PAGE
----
Books[edit]

Nowitzki's career has been chronicled in books. Dirk Nowitzki : German Wunderkind, written by German sports journalists Dino Reisner and Holger Sauer, was published in 2004 by CoPress Munich. The 160-page hardcover book follows Nowitzki's beginnings in his native Würzburg, documents his entry and ascent in the NBA, and ends at the beginning of the 2004–05 NBA season.

In November 2011 the Würzburg local newspaper Main-Post published a 216-page book written by its sports journalists Jürgen Höpfl and Fabian Frühwirth: Einfach Er – Dirk Nowitzki – Aus Würzburg an die Weltspitze, (Just Him – Dirk Nowitzki – From Würzburg to top of the world).[120] Both Höpfl and Frühwirth accompanied Nowitzki throughout his career, collecting interviews and photos used in the book. It looks back on the 2011 NBA Finals but also has a strong focus on Nowitzki's relation to his hometown Würzburg and his career progression beginning there. It features insights from former coaches, family members, and friends.

See also[edit]

References[edit]

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  2. ^ Nowitzki is first European to be named MVP, sports.espn.go.com, May 16, 2007, accessed January 6, 2008
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  4. ^ [1] NBA.com All-Time-Leaders:Points - retrieved November 21, 2013
  5. ^ Dirk Nowitzki named Europlayer of the year – Dallas Mavericks Blog – ESPN Dallas. Espn.go.com. Retrieved on 2012-08-10.
  6. ^ "Dirk Nowitzki named Germany's Sportsman of the Year". dailystar.com. 2011-12-18. 
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  8. ^ a b Sauer; Reisner (2004). Dirk Nowitzki – german wunderkind. CoPress Munich. pp. 12–20. ISBN 3-7679-0872-7. 
  9. ^ Sauer, 30
  10. ^ Sauer, 14–17
  11. ^ a b Sauer, 20–22
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  14. ^ Sauer, 26
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  19. ^ Sauer, 37–38
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  27. ^ a b c d e f g h i j k l m n o p q r s Dirk Nowitzki Statistics, basketball-reference.com, accessed January 6, 2008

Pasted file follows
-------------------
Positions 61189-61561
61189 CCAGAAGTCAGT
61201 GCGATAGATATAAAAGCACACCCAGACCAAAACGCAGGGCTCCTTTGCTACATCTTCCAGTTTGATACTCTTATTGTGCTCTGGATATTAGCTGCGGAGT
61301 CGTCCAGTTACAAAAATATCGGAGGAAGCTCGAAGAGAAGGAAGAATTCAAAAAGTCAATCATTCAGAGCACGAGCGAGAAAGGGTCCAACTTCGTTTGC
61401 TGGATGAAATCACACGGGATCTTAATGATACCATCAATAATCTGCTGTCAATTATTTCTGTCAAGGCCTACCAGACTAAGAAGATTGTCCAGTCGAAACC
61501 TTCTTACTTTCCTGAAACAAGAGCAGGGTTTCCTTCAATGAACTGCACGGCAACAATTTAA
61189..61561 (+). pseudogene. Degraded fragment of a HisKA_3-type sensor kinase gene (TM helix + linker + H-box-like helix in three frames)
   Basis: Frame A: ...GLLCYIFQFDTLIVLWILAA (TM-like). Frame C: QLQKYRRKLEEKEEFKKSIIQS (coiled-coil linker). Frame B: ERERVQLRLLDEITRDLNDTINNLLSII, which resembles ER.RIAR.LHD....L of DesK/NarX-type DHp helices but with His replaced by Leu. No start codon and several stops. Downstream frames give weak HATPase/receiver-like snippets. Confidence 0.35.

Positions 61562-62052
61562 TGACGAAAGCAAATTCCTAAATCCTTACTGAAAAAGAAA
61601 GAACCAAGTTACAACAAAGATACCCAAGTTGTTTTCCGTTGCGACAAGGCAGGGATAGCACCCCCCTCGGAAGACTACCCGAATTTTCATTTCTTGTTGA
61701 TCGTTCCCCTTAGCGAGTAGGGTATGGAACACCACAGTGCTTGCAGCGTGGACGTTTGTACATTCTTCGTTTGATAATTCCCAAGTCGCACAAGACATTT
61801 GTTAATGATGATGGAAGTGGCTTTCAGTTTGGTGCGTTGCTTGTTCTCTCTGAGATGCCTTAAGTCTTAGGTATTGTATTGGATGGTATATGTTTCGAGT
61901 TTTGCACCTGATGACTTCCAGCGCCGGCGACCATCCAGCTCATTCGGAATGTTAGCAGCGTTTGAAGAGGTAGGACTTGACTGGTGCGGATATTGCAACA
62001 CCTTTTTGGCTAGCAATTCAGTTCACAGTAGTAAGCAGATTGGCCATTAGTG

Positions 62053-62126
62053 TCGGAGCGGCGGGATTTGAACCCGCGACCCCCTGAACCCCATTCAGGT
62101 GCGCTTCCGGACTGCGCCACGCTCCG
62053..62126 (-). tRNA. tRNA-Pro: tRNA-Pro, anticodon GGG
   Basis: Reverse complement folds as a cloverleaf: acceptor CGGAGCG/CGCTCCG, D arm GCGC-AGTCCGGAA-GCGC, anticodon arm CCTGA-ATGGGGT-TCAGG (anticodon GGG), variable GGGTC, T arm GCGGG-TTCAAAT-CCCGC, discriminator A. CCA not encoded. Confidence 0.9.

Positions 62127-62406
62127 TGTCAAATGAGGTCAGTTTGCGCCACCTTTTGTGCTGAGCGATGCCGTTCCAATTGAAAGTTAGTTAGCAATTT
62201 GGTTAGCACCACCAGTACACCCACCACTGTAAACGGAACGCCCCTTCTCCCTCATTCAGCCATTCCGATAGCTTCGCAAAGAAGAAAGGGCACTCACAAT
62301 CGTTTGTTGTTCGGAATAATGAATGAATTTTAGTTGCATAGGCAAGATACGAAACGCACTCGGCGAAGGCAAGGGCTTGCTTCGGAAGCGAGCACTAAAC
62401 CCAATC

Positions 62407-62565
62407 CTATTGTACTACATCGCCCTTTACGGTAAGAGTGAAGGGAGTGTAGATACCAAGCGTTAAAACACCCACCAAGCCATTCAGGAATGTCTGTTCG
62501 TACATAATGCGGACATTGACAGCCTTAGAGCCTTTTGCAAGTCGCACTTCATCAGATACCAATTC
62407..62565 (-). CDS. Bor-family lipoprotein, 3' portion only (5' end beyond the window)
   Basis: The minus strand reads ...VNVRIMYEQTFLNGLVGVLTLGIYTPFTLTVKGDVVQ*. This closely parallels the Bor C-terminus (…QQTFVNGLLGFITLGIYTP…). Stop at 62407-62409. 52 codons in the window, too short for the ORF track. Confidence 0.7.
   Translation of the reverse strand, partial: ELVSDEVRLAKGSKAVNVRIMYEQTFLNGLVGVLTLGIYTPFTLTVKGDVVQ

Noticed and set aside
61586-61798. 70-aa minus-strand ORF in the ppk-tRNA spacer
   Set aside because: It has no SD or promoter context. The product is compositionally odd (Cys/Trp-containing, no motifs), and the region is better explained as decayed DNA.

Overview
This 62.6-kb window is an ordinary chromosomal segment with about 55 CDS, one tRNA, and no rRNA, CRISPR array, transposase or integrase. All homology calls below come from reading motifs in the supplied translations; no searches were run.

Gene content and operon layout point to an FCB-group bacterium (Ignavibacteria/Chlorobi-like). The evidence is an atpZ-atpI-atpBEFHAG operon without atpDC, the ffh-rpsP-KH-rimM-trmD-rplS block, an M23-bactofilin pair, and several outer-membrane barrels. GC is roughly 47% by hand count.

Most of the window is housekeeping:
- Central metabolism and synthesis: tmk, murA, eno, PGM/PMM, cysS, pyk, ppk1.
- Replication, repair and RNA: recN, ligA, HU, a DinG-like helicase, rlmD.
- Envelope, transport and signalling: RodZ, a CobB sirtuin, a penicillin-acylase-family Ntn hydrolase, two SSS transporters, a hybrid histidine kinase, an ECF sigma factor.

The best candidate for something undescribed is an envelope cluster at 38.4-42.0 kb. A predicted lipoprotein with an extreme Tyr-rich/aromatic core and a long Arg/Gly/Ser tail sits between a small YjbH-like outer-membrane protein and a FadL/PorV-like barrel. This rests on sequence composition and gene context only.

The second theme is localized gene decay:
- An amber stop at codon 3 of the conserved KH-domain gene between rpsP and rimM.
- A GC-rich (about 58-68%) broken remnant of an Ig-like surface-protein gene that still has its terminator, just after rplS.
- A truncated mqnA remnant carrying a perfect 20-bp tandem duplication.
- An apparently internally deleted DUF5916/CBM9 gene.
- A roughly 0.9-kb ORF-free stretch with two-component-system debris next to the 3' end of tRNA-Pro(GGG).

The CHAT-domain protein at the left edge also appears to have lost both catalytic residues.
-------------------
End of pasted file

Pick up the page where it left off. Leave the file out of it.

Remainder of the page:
28. ^ Sauer, 67
  29. ^ Sauer, 69
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  31. ^ Sauer, 74–75
  32. ^ a b c Sauer, 77
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  34. ^ Playoff Appearances, nbahoopsonline.com, accessed January 7, 2008
  35. ^ a b Sauer, 89–90
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  39. ^ 2001–02 Standings, nba.com/history, accessed January 5, 2008
  40. ^ Sauer, 103
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  49. ^ a b c d Sauer, 114
  50. ^ Mavs avoid losing series after blowing 3–0 lead, sports.espn.go.com, May 4, 2003, accessed January 7, 2008
  51. ^ Mavs make West finals for first time since 1988, sports.espn.go.com, May 17, 2003, accessed January 7, 2008
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  53. ^ Spurs outscore Mavs 34–9 in final quarter, sports.espn.go.com, May 29, 2003, accessed January 7, 2008
  54. ^ Sauer, 118
  55. ^ Sauer, 118–119
  56. ^ Sauer, 119
  57. ^ Bibby hits for 36, Nowitzki misses at buzzer, sports.espn.go.com, accessed January 7, 2008
  58. ^ a b Rockets Reel in Game 1 Win, nba.com, April 23, 2005, accessed January 19, 2008
  59. ^ Rockets 113 @ Mavericks 111, Game 2 Box Score, nba.com, April 25, 2005, accessed January 19, 2008
  60. ^ Mavericks Cruise Past Rockets in Game 7, nba.com, May 7, 2006, accessed January 19, 2008
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External links[edit]

Awards and achievements
Preceded by
United States Wendell Alexis
Basketball Bundesliga MVP
1999
Succeeded by
United States Wendell Alexis
Preceded by
Spain Pau Gasol
Mr. Europa
2005
Succeeded by
Spain Jorge Garbajosa
Preceded by
No Award
Serbia Miloš Teodosić
FIBA Europe Men's Player of the Year
2005
2011
Succeeded by
Greece Theodoros Papaloukas
TBD
Preceded by
United States Drew Brees
Best Male Athlete ESPY Award
2011
Succeeded by
United States LeBron James
Preceded by
United States Kobe Bryant
Best NBA Player ESPY Award
2011
Succeeded by
United States LeBron James
Preceded by
Sebastian Vettel
German Sports Personality of the Year
2011
Succeeded by
Robert Harting
Olympic Games
Preceded by
Ludger Beerbaum
Flagbearer for  Germany
Beijing 2008
Succeeded by
Natascha Keller